On Wednesday, the NCAA reinstated Cam Newton, making him eligible to play in the SEC Championship Game.
The NCAA ruled that neither Cam Newton or Auburn University knew about the actions of Cecil Newton and Kenny Rogers. Since then, cries of foul have sounded from many people. Thayer Evans was so busy finding more anonymous sources to quote that he did not have time to update his twitter, but joined in later that day.
What exactly is all the fuss about? Well, let’s look at some of the things being said.
Before we continue though, let’s examine the first sentence of this article. To be more specific the part that says, “NCAA reinstated.”
Reinstated means that they declared that he was eligible to play after he had been declared ineligible to play by Auburn. There is a lot of whining about his eligibility and how SEC bylaws deem him ineligible.
It should be understood that he was, in fact, declared ineligible by Auburn. Auburn then asked for him to be reinstated. The NCAA did so.
Many people are claiming it violates SEC bylaws. Specifically the following: “14.01.3.2 Financial Aid.
"If at any time before or after matriculation in a member institution a student-athlete or any member of his/her family receives or agrees to receive, directly or indirectly, any aid or assistance beyond or in addition to that permitted by the Bylaws of this Conference (except such aid or assistance as such student-athlete may receive from those persons on whom the student is naturally or legally dependent for support), such student-athlete shall be ineligible for competition in any intercollegiate sport within the Conference for the remainder of his/her college career.”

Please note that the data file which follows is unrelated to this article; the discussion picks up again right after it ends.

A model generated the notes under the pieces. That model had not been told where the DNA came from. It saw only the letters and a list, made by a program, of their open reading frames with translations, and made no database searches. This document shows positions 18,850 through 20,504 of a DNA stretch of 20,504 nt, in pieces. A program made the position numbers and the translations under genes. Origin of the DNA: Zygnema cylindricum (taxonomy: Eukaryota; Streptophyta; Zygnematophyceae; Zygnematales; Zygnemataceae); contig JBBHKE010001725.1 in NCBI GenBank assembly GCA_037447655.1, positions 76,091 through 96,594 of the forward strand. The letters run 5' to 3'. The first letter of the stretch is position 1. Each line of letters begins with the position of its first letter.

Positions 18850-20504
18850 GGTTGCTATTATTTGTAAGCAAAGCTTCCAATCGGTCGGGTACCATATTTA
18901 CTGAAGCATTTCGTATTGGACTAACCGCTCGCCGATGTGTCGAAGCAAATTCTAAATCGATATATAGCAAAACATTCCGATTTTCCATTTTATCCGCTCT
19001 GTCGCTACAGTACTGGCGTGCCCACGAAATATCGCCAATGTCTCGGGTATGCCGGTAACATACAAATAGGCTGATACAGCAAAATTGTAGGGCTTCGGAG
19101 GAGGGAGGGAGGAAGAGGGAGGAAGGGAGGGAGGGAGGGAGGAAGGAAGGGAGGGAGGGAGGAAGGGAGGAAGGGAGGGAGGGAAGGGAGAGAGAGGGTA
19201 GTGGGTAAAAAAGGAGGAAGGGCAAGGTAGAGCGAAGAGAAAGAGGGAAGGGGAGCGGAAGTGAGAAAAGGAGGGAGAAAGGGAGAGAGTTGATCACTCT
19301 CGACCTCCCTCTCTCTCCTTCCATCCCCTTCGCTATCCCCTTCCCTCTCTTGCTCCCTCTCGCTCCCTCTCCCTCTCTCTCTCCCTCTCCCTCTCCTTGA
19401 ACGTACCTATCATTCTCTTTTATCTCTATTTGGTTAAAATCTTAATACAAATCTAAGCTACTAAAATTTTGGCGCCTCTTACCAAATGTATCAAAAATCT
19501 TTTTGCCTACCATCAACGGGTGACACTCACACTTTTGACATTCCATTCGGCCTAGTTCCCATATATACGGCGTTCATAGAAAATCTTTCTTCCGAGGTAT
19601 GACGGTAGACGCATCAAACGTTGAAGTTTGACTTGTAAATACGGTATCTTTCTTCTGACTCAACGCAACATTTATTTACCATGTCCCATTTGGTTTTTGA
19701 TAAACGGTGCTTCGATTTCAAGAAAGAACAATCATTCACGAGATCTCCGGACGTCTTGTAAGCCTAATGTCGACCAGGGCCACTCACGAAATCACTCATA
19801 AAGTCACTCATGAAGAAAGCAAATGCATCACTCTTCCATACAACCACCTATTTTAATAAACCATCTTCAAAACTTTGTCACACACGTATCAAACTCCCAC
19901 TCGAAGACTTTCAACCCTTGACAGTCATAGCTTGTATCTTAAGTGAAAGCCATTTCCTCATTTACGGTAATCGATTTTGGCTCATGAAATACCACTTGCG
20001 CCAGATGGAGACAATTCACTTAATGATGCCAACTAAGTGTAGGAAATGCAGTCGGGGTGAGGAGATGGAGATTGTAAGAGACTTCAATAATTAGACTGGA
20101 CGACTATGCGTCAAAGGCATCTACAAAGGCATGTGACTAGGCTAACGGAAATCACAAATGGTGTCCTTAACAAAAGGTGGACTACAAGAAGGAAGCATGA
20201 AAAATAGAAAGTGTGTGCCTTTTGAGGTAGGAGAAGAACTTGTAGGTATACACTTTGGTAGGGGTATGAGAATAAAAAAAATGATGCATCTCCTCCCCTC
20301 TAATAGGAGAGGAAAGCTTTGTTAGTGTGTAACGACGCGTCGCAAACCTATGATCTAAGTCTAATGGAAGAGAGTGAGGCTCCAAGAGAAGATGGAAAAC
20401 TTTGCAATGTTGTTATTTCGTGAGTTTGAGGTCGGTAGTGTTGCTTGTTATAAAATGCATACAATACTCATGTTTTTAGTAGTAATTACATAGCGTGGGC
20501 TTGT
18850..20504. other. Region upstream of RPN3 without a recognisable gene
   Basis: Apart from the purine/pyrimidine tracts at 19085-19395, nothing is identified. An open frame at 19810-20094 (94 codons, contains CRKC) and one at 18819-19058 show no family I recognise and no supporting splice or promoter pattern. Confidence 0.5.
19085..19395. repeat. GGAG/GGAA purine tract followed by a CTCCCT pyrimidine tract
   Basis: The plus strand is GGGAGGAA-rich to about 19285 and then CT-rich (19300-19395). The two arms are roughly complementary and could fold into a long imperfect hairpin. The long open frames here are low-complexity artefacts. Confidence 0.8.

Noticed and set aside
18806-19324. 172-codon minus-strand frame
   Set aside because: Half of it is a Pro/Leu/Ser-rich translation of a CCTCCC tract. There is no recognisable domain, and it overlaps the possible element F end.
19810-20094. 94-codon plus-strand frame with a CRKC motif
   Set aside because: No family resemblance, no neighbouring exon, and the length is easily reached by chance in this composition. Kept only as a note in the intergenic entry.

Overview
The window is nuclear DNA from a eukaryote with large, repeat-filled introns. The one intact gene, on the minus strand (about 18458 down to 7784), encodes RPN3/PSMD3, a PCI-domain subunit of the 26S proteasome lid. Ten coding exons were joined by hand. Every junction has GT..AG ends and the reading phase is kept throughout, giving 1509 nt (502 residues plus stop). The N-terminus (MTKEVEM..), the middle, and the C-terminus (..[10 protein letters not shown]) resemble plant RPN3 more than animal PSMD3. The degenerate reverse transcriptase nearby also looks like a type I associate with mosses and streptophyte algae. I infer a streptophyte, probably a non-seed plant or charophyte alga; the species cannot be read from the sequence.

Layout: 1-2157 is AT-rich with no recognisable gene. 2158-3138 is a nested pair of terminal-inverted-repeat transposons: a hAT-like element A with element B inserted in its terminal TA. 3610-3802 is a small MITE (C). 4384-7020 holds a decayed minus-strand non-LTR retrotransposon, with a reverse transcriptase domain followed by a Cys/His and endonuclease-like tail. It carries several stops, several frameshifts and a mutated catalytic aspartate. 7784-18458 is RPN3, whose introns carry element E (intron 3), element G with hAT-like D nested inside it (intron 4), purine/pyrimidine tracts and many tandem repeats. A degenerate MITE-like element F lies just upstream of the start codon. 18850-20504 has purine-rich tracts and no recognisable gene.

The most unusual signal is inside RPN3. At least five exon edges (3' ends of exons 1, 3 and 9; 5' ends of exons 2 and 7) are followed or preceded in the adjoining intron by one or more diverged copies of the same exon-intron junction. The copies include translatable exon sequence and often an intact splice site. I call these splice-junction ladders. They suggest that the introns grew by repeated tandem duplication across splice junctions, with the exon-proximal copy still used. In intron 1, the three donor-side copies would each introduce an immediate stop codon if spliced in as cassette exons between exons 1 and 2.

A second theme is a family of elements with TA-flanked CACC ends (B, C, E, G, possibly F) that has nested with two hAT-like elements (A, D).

The part in question is “a student-athlete or any member of his/her family receives or agrees to receive…” For there to be an agreement, there must be two parties: One agreeing to take benefits and one agreeing to give benefits.
In this case, Cecil Newton asked for money for his son to sign with Mississippi State. Mississippi State refused. Therefore, there is no agreement to receive any money.
A lot of people try to bring Auburn into it at this point. Auburn is not under investigation.
What the NCAA is investigating is Mississippi State’s recruitment of Cam Newton. There is no evidence that suggests that Auburn or anyone with ties to Auburn paid for Cam Newton to sign with the university.
Many people point to the Reggie Bush case and other similar investigations like A. J. Green. The key difference in those investigations and the Cam Newton investigation is the fact that benefits were received in these other cases.
Once again, Mississippi State did not agree to pay Cecil Newton for his son to play football.
Does this set a precedent where family members can shop around for benefits? Obviously not.
First: Cam Newton was deemed ineligible and then reinstated.
Second: The NCAA levied sanctions against USC for the actions of Bush and his family.
The NCAA has set the precedent that it is not acceptable for any benefits to be received.